The insulation layer is preferably formed of at least one layer of an insulation material, such as, for example, an aerogel preferably disposed within a layer of metalized polyethylene. The aerogel retards heat leak. The metalized polyethylene provides very low permeability to most gases, and good resistance to cracking. The aerogel is preferably silica aerogel because its base, silicon dioxide, has a tetrahedral structure conducive to forming strong molecular bonds and is nonflammable; however, other types of aerogel may also be appropriate. A getter material may also be provided in the insulation layer. Preferred getter materials include titanium; however, any getter material that absorbs trace gases within a vacuum may be used. Formed in the outer shell member of the outer shell is a vacuum port to allow a vacuum to be connected to the chamber formed between the inner and outer shell members of the outer shell.

The inner shell is disposed within the outer shell. The inner shell is preferably formed of a material having a high thermal conductivity and high resistivity to low temperature, such as, for example, aluminum oxide epoxy, aluminum or stainless steel. Formed between the inner and outer shells is a second chamber. A phase change material having cut-outs for receiving a cryogenic material, such as, for example, compressed gaseous or liquid nitrogen or compressed gaseous or solid carbon dioxide is disposed within the second chamber. Preferred phase change materials include paraffin wax and lithium chloride. Conductive material such as aluminum oxide powder may be added to the phase change material to increase the speed by which the phase change material changes phase when exposed to the compressed cryogenic material. Formed within the inner shell is a third chamber for receiving the material for storage and/or transport.

The container is closed by a lid. The lid preferably includes a top portion and an inner portion. The lid may seal only the third chamber or both the second and third chambers.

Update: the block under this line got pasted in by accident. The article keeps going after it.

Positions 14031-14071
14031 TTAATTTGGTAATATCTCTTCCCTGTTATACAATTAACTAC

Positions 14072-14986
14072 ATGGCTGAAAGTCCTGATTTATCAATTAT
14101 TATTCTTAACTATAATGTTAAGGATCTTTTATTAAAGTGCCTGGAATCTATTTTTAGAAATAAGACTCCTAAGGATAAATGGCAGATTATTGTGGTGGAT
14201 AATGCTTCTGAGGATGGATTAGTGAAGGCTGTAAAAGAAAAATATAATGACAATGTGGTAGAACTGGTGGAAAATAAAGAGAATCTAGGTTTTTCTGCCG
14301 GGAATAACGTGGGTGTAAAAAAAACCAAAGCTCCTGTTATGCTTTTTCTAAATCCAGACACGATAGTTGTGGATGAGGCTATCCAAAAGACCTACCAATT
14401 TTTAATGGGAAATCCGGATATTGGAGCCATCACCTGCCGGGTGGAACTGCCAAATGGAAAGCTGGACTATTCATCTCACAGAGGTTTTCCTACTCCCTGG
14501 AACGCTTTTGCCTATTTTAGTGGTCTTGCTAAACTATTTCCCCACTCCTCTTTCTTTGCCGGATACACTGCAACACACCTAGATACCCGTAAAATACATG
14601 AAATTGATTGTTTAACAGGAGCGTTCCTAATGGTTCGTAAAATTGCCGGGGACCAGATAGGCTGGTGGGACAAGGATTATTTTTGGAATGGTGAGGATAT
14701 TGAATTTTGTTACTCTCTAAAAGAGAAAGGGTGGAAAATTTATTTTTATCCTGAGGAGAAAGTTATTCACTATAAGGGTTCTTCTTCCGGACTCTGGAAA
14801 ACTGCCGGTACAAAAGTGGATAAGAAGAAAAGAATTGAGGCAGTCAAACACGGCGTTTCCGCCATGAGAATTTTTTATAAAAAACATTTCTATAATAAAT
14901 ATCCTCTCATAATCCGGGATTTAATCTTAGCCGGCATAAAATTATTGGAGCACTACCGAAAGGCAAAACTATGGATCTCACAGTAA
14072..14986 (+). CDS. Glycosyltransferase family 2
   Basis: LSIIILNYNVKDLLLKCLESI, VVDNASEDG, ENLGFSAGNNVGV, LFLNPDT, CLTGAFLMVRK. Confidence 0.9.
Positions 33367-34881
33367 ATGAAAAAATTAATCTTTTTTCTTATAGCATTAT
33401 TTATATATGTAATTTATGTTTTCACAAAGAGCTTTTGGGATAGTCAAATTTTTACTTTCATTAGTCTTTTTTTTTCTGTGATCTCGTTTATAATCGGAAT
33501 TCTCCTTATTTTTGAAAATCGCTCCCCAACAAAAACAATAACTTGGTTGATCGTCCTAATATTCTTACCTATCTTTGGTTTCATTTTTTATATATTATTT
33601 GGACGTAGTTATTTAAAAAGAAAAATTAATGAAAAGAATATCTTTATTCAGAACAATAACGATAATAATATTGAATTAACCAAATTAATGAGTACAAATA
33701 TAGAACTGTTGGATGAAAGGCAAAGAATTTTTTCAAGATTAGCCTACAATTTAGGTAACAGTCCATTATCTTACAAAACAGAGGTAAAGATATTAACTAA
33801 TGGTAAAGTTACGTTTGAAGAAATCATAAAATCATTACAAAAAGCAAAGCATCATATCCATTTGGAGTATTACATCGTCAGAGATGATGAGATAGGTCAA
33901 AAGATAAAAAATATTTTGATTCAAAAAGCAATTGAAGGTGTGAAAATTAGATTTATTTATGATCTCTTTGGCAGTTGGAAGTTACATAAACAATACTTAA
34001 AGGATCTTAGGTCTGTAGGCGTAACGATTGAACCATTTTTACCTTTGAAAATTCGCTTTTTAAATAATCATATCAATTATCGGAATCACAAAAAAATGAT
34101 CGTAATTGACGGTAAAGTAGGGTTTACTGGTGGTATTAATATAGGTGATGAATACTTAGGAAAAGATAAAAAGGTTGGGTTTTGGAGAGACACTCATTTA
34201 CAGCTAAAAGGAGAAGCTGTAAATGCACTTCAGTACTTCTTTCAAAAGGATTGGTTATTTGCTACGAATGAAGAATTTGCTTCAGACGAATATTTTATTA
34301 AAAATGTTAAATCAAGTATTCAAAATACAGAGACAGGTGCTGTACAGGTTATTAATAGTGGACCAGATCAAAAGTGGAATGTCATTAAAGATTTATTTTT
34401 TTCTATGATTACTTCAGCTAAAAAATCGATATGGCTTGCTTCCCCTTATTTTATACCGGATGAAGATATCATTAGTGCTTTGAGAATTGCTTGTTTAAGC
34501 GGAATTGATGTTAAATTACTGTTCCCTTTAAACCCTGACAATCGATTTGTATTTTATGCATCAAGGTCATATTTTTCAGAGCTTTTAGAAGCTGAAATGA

The container may also include a gap disposed between the inner shell and the phase change material. Fluid pathways disposed in the lid provide fluid communication between the gap and the third chamber when the container is closed by the lid. A temperature sensor may be included for sensing the temperature within the third chamber. Fluid communication between the gap and the third chamber may be controlled by shutter mechanisms. A fan or other pumping mechanism (hereinafter “fan”) may be provided for circulating cooled fluid from the second chamber into the third chamber via the fluid pathways. For example, when the temperature sensor senses that the temperature within the third chamber has risen above a certain predetermined range, it outputs a signal which opens the shutter mechanisms and activates the fan. Additionally, a heater may be provided. For example, when the temperature sensor senses that the temperature within the third chamber has dropped below a predetermined range, the temperature sensor outputs a signal that activates the heater to raise the temperature within the third chamber. A time and temperature monitoring apparatus may be provided within the container for recording the temperature history of the time during which the material is being stored and/or transported.

The apparatus according to another embodiment of the invention includes inner and outer shells. The inner shell is so disposed so disposed as to form a first chamber between the outer shell and the inner shell and a second chamber for receiving therein a material for storage and/or transport. An insulation layer is disposed within the first chamber and is preferably sealed within the first chamber. Either a filler material pre-chilled in a cryogenic fluid and/or a pre-charged cryogenic material insert is disposed within the second chamber so as to maintain the temperature within the second chamber within a predetermined range. A lid is provided for sealing a material for storage and/or transport within the apparatus.

The inner and outer shells are preferably each formed of a material having low thermal conductivity and high resistivity to low temperatures. The insulation layer is preferably formed of at least one layer of aerogel disposed with a layer of metalized polyethylene. The insulation layer is preferably sealed within the first chamber by a sealing member. The insulation layer may further include a getter material.

Where the apparatus contains an insert that contains a phase change material disposed within the second chamber fluid, the phase change material may include cut-outs for receiving therein a cryogenic material. The phase change material may contain a heat conductive material. Where a filler material pre-chilled in a cryogenic fluid is disposed within the second chamber, the filler material may be polyethylene beads.